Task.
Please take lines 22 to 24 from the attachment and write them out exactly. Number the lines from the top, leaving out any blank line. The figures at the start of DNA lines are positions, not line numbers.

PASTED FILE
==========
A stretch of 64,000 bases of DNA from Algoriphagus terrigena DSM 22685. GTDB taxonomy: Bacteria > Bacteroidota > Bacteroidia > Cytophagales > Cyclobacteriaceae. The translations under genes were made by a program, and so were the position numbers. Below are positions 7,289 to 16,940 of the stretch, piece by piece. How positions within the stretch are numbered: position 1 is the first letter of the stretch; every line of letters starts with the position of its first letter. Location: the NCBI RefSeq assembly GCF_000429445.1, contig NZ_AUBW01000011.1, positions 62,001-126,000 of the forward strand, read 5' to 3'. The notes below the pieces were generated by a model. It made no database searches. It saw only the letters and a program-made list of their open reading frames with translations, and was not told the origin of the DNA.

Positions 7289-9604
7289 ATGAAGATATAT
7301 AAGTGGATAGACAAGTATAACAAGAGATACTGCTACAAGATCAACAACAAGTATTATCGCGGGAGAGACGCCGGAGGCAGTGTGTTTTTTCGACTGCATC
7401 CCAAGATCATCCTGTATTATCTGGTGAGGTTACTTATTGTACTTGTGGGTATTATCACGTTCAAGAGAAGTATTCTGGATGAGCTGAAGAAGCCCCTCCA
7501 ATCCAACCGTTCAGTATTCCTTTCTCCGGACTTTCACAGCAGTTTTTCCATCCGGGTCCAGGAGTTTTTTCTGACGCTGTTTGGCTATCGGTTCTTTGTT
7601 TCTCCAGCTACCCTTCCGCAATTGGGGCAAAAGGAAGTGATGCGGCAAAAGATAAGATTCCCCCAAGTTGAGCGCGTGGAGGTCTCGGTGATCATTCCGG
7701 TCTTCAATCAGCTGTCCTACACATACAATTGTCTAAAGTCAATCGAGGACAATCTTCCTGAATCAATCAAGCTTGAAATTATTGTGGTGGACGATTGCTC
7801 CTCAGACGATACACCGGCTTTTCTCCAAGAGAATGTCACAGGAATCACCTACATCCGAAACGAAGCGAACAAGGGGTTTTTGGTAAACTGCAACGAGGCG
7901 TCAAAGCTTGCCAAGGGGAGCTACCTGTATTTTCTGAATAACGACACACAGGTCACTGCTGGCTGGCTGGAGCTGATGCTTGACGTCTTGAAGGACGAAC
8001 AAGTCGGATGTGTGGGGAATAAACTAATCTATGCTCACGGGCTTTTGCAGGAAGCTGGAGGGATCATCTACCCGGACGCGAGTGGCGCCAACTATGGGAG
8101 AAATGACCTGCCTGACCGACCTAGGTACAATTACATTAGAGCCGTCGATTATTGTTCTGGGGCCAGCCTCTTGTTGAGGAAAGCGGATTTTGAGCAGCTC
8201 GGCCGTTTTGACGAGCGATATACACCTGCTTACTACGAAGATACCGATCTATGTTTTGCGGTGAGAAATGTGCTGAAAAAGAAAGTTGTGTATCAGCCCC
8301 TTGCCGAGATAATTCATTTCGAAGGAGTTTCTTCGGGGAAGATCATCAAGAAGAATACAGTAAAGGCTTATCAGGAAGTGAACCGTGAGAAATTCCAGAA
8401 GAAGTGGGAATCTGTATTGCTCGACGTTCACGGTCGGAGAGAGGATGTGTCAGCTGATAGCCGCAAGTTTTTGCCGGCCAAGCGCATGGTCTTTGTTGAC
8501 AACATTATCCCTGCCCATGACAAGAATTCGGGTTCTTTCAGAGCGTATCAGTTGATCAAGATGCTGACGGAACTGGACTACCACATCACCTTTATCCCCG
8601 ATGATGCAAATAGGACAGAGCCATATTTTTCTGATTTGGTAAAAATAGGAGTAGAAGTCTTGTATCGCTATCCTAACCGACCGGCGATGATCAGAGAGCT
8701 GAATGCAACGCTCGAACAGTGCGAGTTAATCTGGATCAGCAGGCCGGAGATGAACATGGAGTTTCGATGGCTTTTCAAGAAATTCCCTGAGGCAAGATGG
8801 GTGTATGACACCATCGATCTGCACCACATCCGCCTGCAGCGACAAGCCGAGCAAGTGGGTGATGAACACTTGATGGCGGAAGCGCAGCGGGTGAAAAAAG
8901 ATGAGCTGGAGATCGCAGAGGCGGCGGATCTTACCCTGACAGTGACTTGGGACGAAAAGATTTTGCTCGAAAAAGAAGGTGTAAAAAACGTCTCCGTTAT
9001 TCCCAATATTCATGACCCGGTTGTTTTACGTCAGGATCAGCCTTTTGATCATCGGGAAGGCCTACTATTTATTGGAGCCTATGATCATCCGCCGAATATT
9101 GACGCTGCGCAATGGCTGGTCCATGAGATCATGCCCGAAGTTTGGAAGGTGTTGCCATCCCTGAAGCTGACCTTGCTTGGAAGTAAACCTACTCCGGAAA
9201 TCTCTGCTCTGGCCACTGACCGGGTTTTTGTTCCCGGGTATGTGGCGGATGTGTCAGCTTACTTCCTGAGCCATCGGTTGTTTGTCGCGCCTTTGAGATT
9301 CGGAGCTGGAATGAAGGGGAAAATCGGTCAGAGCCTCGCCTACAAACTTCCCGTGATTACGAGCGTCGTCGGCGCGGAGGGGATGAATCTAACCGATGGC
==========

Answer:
9101 GACGCTGCGCAATGGCTGGTCCATGAGATCATGCCCGAAGTTTGGAAGGTGTTGCCATCCCTGAAGCTGACCTTGCTTGGAAGTAAACCTACTCCGGAAA
9201 TCTCTGCTCTGGCCACTGACCGGGTTTTTGTTCCCGGGTATGTGGCGGATGTGTCAGCTTACTTCCTGAGCCATCGGTTGTTTGTCGCGCCTTTGAGATT
9301 CGGAGCTGGAATGAAGGGGAAAATCGGTCAGAGCCTCGCCTACAAACTTCCCGTGATTACGAGCGTCGTCGGCGCGGAGGGGATGAATCTAACCGATGGC